So, here’s the thing. We had a lovely Christmas dinner with a good friend’s family and brought home quite a lot of leftovers: turkey, stuffing, cranberry sauce, etc. Most of it got eaten in fairly short order, as tasty the second time round as the first. But the mashed potatoes… they didn’t reheat very well. And we had a fairly large container of them. I didn’t want to waste them, but I didn’t really want to eat them, either. What to do, what to do…
I did as I always did in this circumstances, I asked The Google. And The Google told me a whole bunch of things I could do with leftover mashed potatoes, but the one that really piqued my interest was gnocchi. See, gnocchi are my favorite pasta, bar none, and if I could do this properly, life would be sweet indeed. (Sweet and savory. Because gnocchi are best with butter and sage.)
A tour of quite a number of cooking sites revealed that this was going to be more “test and see how it turns out” than I’m used to. I prefer to use precise recipes, and this one… well, this was gonna be anything but.
In any event, I took the 2-ish cups of (cold) mashed potatoes, cracked in an egg, and stirred that around for a while. Then I added a cup of flour, mixed it some more, figured it wasn’t quite enough, and added a little more. Dumped the whole thing out and kneaded it for a while until it became (as the recipes instructed) a sticky dough. I had no idea whether it was too sticky, too smooth, or whatever, but I figured if I could roll it out into strips, it was good enough.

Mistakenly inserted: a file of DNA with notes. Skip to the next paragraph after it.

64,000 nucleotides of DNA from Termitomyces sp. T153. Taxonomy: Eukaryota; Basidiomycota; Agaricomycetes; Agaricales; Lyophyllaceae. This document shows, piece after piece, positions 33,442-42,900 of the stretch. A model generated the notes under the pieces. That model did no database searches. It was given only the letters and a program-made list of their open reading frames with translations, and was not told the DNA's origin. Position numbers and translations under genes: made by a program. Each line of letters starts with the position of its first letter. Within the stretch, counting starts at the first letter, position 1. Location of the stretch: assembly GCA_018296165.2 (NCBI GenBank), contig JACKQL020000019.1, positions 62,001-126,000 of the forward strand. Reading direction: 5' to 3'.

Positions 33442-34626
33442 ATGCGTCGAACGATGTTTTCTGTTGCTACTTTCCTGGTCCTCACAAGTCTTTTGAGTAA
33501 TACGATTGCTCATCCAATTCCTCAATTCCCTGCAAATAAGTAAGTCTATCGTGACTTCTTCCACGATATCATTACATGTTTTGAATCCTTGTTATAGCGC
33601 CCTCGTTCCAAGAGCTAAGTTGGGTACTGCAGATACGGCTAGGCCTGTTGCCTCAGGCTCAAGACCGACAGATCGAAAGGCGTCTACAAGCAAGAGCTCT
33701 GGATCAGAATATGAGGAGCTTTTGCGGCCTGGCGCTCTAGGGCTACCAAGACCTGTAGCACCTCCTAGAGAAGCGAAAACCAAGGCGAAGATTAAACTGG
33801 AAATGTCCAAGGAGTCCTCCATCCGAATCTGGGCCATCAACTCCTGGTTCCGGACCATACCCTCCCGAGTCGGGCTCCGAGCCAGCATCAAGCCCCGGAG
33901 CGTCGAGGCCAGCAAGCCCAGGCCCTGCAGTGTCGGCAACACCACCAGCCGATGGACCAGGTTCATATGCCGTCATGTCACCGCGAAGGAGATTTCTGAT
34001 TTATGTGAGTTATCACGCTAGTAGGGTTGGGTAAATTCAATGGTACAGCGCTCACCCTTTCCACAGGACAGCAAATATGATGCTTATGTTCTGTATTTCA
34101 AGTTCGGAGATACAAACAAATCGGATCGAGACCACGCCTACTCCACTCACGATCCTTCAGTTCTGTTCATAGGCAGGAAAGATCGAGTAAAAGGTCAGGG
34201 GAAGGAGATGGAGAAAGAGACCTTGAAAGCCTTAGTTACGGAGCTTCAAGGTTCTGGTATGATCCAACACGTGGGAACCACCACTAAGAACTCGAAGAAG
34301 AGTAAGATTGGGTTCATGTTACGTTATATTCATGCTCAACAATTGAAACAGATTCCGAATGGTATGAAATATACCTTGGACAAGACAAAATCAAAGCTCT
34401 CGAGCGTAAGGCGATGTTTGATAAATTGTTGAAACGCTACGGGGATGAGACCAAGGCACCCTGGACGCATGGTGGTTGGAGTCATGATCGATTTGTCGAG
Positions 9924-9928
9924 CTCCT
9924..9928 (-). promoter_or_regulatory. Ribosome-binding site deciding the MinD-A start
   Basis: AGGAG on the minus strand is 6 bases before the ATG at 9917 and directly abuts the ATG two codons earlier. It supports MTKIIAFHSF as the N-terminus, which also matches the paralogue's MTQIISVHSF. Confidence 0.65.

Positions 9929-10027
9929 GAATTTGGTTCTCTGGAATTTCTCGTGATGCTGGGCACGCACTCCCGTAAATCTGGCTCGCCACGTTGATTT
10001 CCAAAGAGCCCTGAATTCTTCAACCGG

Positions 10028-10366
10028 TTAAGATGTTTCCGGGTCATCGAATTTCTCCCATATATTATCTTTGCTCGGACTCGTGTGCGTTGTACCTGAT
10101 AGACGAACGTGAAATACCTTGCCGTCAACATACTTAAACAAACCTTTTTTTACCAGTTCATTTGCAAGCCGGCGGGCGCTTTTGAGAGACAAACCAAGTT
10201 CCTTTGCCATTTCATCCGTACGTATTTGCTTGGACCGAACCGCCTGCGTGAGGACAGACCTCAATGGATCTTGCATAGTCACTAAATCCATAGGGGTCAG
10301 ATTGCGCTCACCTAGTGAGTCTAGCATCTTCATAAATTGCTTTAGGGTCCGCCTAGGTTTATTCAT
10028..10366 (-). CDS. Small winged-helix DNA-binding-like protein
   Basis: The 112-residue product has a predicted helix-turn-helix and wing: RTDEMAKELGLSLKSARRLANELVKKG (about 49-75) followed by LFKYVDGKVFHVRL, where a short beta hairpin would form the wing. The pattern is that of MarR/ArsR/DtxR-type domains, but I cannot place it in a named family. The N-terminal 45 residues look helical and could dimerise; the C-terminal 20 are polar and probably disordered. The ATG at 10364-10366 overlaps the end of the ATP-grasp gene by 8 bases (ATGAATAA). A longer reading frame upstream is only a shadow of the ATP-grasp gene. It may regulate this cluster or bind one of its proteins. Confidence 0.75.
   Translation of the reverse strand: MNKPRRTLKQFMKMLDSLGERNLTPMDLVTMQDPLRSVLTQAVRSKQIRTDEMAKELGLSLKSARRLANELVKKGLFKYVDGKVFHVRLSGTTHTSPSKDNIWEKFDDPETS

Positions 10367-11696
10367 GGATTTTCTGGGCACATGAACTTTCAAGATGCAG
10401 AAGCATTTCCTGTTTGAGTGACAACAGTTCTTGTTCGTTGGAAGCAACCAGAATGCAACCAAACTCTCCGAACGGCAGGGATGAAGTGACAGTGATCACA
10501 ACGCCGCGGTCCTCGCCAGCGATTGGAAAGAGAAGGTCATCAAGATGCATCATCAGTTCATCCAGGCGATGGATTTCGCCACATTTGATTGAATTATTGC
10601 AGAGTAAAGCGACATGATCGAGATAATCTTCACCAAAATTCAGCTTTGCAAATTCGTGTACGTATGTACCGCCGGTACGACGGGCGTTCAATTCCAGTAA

And roll I did! Into about 8 “snakes,” which I then cut up into little “pillows,” that seemed to be pretty delicate. Didn’t bother running them over a gnocchi board (because I don’t own one) or the tines of a fork (because they seemed too delicate), so I just left them as-is. Popped them into boiling water in three batches, and boiled until they rose to the top and then another 2-3 minutes past that, about 5 minutes overall. Drained for a while on paper towels, then served with butter and sage.
They were pretty soft (though they’re firming up as they cool down) and very filling, as gnocchi tend to be. I have no idea why they were so soft: too much or too little flour, too long or too short a cooking time, too much handling… no clue. But it worked out.
In the end, this isn’t the sort of recipe I’d make every day — because I have no interest in boiling up potatoes solely to use as gnocchi when store-bought gnocchi is both more convenient and better quality — but if I ever find myself with some extra mashed potatoes lying around, it’s certainly the sort of thing I can see myself making again. Success!